Cache Invalidation Complexity: Rails 5.2 and Dalli Cache Store

Rails applications that use ActiveRecord objects in their cache may experience an issue where the entries cannot be invalidated if all of these conditions are true:

They are using Rails 5.2+
They have configured config.active_record.cache_versioning = true
They are using a cache that is not maintained by Rails, such as dalli_store

In this post, we discuss the background to a change in the way that cache keys work with Rails, why this change introduced an API incompatibility with third-party cache stores, and finally how you can find out if your app is at risk and how to fix it.

Link: https://dzone.com/articles/cache-invalidation-complexity-rails-52-and-dalli-c?utm_medium=feed&utm_source=feedpress.me&utm_campaign=Feed%3A+dzone%2Fwebdev

Making Ruby Yours

Pulling at a Loose Thread
One day I noticed an inconsistency as I was joining together lists of words. Consider this no-delimiter join:
arr = [ [‘some’, ‘lists’], [‘of’, ‘different’, ‘words’] ]
arr.map(&:join) # => [‘somelists’, ‘ofdifferentwords’]
It’s point-free and clean, aside from the funny ampersand.

Link: https://dzone.com/articles/making-ruby-yours?utm_medium=feed&utm_source=feedpress.me&utm_campaign=Feed%3A+dzone%2Fwebdev

Rails Associations

An association is a connection between two Active Record models. It makes it much easier to perform various operations on the records in your code. We will divide associations into four categories:

One-to-One
One-to-Many
Many-to-Many
Polymorphic One-to-Many

If you are new to Ruby on Rails, be sure to get up your rails project ready and check how to create models in Rails.

Link: https://dzone.com/articles/rails-associations?utm_medium=feed&utm_source=feedpress.me&utm_campaign=Feed%3A+dzone%2Fwebdev

Go vs. Ruby on Rails

Ruby Performance:
Almost all of our clients complained about slow performance in their Ruby apps; which was leading to concurrency bottlenecks. This hits performance and the time it took to complete a job was not satisfactory. In contrast, Golang was able to handle a huge load of concurrent requests without slowing down the performance of a program. This is why enterprises with web-based applications, found that Golang based programs were able to handle several users at one time without ever underperforming.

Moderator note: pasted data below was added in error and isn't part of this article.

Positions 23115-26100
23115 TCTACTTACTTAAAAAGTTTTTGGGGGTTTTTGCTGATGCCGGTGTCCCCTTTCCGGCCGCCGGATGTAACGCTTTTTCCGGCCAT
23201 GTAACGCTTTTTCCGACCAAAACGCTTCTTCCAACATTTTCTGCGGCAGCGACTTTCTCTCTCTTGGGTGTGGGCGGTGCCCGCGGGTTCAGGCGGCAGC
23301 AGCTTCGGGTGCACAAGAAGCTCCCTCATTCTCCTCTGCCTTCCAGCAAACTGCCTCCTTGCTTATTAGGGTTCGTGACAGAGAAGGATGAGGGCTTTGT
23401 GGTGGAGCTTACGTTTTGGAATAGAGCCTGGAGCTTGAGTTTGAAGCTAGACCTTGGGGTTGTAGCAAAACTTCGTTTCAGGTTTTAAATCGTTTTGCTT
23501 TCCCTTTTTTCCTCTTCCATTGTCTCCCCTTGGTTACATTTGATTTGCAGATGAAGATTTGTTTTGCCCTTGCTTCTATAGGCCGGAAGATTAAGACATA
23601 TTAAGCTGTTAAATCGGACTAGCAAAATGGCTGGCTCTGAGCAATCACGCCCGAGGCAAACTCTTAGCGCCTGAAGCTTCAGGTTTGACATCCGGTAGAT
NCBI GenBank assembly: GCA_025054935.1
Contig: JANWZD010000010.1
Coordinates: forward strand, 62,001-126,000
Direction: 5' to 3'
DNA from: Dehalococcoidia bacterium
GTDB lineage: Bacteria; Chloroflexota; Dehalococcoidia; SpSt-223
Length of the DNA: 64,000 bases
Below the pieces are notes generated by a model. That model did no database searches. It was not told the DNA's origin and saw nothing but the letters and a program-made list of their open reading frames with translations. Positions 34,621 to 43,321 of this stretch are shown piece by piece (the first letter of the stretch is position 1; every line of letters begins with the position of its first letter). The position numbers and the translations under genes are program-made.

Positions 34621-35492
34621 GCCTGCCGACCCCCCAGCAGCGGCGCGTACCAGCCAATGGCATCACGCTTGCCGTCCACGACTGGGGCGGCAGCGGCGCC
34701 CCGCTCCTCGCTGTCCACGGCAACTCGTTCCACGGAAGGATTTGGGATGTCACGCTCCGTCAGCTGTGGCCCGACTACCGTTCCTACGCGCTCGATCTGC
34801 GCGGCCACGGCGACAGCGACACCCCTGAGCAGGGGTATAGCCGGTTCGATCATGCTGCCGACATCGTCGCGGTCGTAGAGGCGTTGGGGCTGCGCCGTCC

Scalable:
Scalability is almost always a result of concurrency. An application which can handle concurrent requests is more likely to be scalable. We realized when Rails gets to a significant enough scale, the runtime speed diminishes significantly, resulting in poor performance. Golang, on the other hand, outshines this test by scaling automatically to multiple cores. This ensures that organizations don’t have to worry about migrating costs once the business scales up.

Link: https://dzone.com/articles/go-vs-ruby-top-golang-web-development?utm_medium=feed&utm_source=feedpress.me&utm_campaign=Feed%3A+dzone%2Fwebdev

How to Implement a Ruby Hash Like Grammar in Parslet, Part 2

Welcome back! If you missed Part 1, you can check it out here.
Transformers – Abstract Syntax Trees in Disguise
I mentioned transformers previously, but they’re such an abstract concept that it helps to look at an example. Think of them as a way to reduce leaf nodes on our tree so that they make more sense. One way to represent our current parse tree is this:

Link: https://dzone.com/articles/how-to-implement-a-ruby-hash-like-grammar-in-parsl-1?utm_medium=feed&utm_source=feedpress.me&utm_campaign=Feed%3A+dzone%2Fwebdev

How to Implement a Ruby Hash Like Grammar in Parslet, Part 1

Before you can understand how to build a parser using parslet, you need to understand why you might want to. In my case, I have a library called rundoc, it allows anyone to write documentation that can be “run." For example, someone might write docs that had this:
“`
:::>> $ rails -v
“`
Then in your documentation output, you would get this result:

Link: https://dzone.com/articles/how-to-implement-a-ruby-hash-like-grammar-in-parsl

Opal – Ruby on JavaScript VM – What’s Still Missing

JavaScript VMs are everywhere, and environments running them such as browsers and phones look likely to remain the dominant way for users to interact with software for a very long time. This led to an explosion in the popularity of JavaScript – the native language of that environment.
But JavaScript is a dreadful language. It started a dirty hack, which just so happened to be positioned right and benefited from browsers becoming the universal user interface. It can’t even ever get properly fixed like, let’s say, Python 1, due to unique backward compatibility cost.

Link: https://dzone.com/articles/opal-ruby-on-javascript-vm-whats-still-missing

RSpec Rails Controller Test

Rails is a web development framework, where model, view, and controller are important aspects of your application. Controllers, just like models and viewers, need to be tested with the Ruby community’s favorite tool, RSpec.
Controllers in Rails accept HTTP requests as their input and deliver back and HTTP response as an output.

Link: https://dzone.com/articles/rspec-rails-controller-test?utm_medium=feed&utm_source=feedpress.me&utm_campaign=Feed%3A+dzone%2Fwebdev

Rails Bundle Install and Gemfile

Bundler makes sure that Ruby applications always use the exact gems and versions that you need while keeping a consistent environment and gem dependencies satisfied. This is done by ensuring that the gems you need are present in the development, staging, and production stages.
Setting Up a Bundler
With these three simple steps that every beginner should know to get your application up and running with bundler:

Link: https://dzone.com/articles/rails-bundle-install-and-gemfile-1?utm_medium=feed&utm_source=feedpress.me&utm_campaign=Feed%3A+dzone%2Fwebdev